It’s like the Federal Bee Reserve!

Bee Grand Staircase-Escalante National Monument.

A bee seeks pollen from a wildflower in Utah’s Grand Staircase-Escalante National Monument.
Image credits Joseph S. Wilson / USU.

Utah really deserves its nickname of the Beehive state, scientists from the Utah State University (USU) report. According to a new paper they published, the state is home to one-quarter of all bee species in the nation. Roughly half of these species live and buzz in the original boundaries of the (now reduced) Grand Staircase-Escalante National Monument.

Beeutahful

“The monument is a hotspot of bee diversity,” says USU-Tooele entomologist Joseph Wilson, associate professor in USU’s Department of Biology, paper co-author.

Using opportunistic collecting and a series of standardized plots, the team collected bees throughout the six-month flowering season (for four consecutive years). Led by USU alum and researcher Olivia Messinger Carril, they identified a stunning 660 different bee species in the area. That’s “almost as many species as are known in the entire eastern United States,” she explains.

Out of the lot, 49 species were previously unknown. The team also found 150 morphospecies — species which, although greatly similar to other existent species, are so different in form and structure that they’re treated as a distinct twig on the tree of life.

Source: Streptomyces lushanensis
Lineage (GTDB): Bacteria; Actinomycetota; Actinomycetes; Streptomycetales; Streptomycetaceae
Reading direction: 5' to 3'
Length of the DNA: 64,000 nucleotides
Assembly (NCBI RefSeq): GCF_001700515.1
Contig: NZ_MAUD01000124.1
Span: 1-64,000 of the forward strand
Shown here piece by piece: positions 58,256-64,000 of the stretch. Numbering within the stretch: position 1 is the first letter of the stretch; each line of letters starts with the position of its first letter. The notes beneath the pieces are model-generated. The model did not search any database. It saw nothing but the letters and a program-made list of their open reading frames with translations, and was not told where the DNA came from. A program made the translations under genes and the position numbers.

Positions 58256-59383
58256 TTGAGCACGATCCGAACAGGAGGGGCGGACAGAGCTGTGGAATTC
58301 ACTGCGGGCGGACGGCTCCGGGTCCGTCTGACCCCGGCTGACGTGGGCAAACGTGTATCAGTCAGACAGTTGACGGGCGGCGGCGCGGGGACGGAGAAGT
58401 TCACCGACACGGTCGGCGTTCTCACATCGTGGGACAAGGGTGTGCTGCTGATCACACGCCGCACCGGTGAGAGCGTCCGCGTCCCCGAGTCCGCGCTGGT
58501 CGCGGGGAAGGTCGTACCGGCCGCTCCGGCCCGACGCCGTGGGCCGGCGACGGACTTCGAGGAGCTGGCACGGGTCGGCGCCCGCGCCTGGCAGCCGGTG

The Grand Staircase-Escalante National Monument is nestled in the plateaus of south-central Utah, 250 miles south of Salt Lake City and 200 miles northeast of Las Vegas. Despite being quite arid — if you’ve never visited, the site is a sprawling network of arid ridges, plateaus, and canyons — the site houses over 87% of the state’s flowering plant species.

Given its buffet-like offering of pollen, the Grand Staircase-Escalante National Monument plays host to a huge diversity of bees and other pollinators. Wilson explains that the researchers found all walks of bees during their study — from generalists to narrow specialists, including ground-nesters, cavity and twig-nesters, cleptoparasites, solitary and social species.

Bee diversity at the site seems to peak each spring (which is pretty usual bee-havior), but also during late summer, following monsoonal rains. All in all, “it’s an amazing natural laboratory of pollinators, of which we don’t know a lot,” Wilson says.

Still, the current administration doesn’t seem to agree. On December 4, 2017, President Donald Trump ordered that the monument’s area be reduced to 1,003,863 acres (4,062 sq km), a 47% decrease. Various groups have attacked the decision in court.

“The large reduction of this protected areas could have implications for future biodiversity,” Wilson says.

On a personal note, I think that finding such a rich — and from all indications, relatively stable — pollinator population is a very encouraging sign. Between habitat destruction and pesticide use, we’re putting a lot of pressure on such species. Should they crumble under the strain, our food production would plummet. If push comes to shove (let’s hope it doesn’t), such sites may give us the opportunity to ‘graft’ pollinators back to areas that lost them.

All we have to do is not mess with it in the meantime — let’s hope we can manage that.

The paper “Wild bees of Grand Staircase-Escalante National Monument: richness, abundance, and spatio-temporal beta-diversity” has been published in the journal PeerJ.

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